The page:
Old fashioned pickle recipes tend to include alum as a key ingredient. Alum is a chemical compound most commonly found in the form of potassium aluminum sulfate. Alum is added to pickles to create the classic crispness and crunch of a good dill pickle. The use of alum for pickling is less common now because, while approved as a food additive, it has been deemed unnecessary in the pickling process. That said, alum continues to be used as a crisping agent in many favorite pickle recipes.
Things You'll Need
- 4 quarts pickling cucumbers
- 6 cups water
- 2 tbsp powdered alum
- Small cup
- Wooden spoon
- Vegetable scrubber
- Large mixing bowl
- Dill pickle recipe
Wash the cucumbers thoroughly and add to the large mixing bowl.
Dissolve the powdered alum in your small cup by pouring enough water over the powder to create a thin paste.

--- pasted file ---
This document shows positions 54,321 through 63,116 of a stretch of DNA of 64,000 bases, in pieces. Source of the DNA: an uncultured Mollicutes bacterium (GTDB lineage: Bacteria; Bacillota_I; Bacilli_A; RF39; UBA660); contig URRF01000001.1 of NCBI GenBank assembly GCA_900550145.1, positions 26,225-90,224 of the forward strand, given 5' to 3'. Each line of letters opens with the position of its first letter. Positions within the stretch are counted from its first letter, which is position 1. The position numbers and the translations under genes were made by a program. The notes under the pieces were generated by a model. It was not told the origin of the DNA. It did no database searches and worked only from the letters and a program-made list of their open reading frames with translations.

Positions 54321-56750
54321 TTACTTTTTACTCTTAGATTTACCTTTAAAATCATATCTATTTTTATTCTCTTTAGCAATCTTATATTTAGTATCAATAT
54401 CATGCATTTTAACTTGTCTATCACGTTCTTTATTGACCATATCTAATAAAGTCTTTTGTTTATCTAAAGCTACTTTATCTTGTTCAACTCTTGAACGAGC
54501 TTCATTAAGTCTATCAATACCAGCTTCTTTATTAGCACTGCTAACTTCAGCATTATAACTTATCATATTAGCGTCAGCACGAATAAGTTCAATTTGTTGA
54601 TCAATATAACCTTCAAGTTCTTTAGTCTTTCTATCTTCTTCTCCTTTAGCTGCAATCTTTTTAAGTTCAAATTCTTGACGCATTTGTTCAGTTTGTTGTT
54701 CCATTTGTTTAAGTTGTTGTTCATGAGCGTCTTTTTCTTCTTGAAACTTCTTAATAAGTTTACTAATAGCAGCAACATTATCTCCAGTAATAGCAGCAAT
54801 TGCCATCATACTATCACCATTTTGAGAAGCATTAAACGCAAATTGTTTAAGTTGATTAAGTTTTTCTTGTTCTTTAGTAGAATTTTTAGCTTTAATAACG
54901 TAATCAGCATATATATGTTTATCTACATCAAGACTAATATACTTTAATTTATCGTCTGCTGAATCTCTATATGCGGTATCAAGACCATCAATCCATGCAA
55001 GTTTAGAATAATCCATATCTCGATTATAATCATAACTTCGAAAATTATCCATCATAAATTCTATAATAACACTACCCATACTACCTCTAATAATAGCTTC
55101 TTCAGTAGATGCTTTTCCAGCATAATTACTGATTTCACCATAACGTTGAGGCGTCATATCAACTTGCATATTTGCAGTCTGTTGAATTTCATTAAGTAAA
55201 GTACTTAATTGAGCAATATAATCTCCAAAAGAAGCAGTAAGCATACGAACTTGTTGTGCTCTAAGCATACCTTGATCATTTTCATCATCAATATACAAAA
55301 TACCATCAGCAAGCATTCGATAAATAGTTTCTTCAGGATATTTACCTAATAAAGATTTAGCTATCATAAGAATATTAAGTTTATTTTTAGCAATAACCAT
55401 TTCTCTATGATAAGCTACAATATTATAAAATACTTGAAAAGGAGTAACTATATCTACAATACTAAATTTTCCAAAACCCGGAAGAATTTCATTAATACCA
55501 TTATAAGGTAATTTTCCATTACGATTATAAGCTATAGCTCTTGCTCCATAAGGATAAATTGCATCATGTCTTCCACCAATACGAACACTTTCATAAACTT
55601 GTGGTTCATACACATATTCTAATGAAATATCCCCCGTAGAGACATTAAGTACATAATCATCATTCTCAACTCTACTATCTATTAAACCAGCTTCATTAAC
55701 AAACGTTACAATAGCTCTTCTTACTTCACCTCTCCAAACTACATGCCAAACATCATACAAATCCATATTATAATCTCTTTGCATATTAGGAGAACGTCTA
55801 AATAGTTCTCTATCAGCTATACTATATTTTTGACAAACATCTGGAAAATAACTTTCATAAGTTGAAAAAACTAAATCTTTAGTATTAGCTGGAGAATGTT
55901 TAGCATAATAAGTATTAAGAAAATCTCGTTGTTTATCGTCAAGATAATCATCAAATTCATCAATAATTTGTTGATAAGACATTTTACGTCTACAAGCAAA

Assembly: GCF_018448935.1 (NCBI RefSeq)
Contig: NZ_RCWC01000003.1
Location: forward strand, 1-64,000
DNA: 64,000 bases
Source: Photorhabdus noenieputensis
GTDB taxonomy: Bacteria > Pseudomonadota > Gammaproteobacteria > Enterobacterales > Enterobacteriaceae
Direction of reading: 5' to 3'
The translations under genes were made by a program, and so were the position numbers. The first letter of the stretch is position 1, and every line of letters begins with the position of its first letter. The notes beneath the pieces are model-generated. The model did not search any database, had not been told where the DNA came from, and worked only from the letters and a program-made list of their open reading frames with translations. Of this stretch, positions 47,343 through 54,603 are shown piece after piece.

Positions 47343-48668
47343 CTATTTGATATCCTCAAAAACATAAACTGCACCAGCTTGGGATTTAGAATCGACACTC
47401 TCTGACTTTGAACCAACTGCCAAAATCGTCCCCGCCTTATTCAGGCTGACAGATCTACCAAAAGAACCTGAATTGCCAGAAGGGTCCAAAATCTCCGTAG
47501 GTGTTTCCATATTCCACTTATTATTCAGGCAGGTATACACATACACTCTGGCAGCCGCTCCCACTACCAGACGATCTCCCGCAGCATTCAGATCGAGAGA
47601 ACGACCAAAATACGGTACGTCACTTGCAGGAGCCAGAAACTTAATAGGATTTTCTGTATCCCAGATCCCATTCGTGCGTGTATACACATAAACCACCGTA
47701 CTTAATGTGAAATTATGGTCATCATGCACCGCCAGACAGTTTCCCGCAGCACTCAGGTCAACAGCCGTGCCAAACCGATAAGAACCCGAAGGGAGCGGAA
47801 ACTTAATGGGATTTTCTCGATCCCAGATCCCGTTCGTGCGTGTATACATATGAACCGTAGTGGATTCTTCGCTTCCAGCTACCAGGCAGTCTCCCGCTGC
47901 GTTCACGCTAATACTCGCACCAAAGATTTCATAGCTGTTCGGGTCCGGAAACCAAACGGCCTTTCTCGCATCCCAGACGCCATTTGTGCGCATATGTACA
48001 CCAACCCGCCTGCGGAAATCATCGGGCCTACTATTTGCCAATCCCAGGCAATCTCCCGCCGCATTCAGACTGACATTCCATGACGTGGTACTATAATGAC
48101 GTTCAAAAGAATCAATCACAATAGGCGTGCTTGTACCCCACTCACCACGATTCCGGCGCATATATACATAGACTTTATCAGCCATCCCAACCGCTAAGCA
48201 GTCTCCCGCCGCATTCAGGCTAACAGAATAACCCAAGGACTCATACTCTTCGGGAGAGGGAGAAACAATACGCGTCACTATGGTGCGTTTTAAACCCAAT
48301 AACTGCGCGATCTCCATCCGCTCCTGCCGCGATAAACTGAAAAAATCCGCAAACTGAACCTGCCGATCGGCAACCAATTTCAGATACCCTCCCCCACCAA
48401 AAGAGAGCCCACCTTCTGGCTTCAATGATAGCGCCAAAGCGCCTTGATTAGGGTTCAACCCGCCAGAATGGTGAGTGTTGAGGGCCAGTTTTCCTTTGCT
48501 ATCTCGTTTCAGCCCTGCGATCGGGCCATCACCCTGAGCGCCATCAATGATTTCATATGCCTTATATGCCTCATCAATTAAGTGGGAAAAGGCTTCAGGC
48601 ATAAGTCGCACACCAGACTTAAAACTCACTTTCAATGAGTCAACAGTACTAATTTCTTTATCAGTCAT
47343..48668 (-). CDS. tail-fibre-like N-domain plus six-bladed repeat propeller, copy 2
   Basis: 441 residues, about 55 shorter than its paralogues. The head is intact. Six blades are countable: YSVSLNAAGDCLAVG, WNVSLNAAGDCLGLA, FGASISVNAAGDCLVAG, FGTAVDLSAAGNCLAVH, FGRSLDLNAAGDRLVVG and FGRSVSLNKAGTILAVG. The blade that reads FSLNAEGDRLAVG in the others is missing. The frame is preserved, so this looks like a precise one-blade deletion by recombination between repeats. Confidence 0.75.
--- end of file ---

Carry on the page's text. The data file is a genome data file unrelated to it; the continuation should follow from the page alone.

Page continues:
Pour the six cups of water over top of the cucumbers. You may need a little more water if your cucumbers are larger than average. Your aim is to completely cover all of the cucumbers in water.
Pour the alum paste into the cucumber bowl and mix thoroughly to incorporate.
Allow the mixture to soak overnight. In the morning, strain the pickles from the liquid, pouring all of the water out of the bowl. Discard the alum water.
Rinse the cucumbers under running water to remove the alum solution. Using your vegetable scrubber, scrub each cucumber to remove any remnants. Follow your favorite dill pickle recipe from the beginning using your crisped cucumbers.
Tips & Warnings
- Using alum in the final pickling liquid is not recommended. If you do decide to soak your pickles in alum, be sure to remove all traces after soaking with a thorough wash and scrub.
- Photo Credit pickles image by dinostock from Fotolia.com
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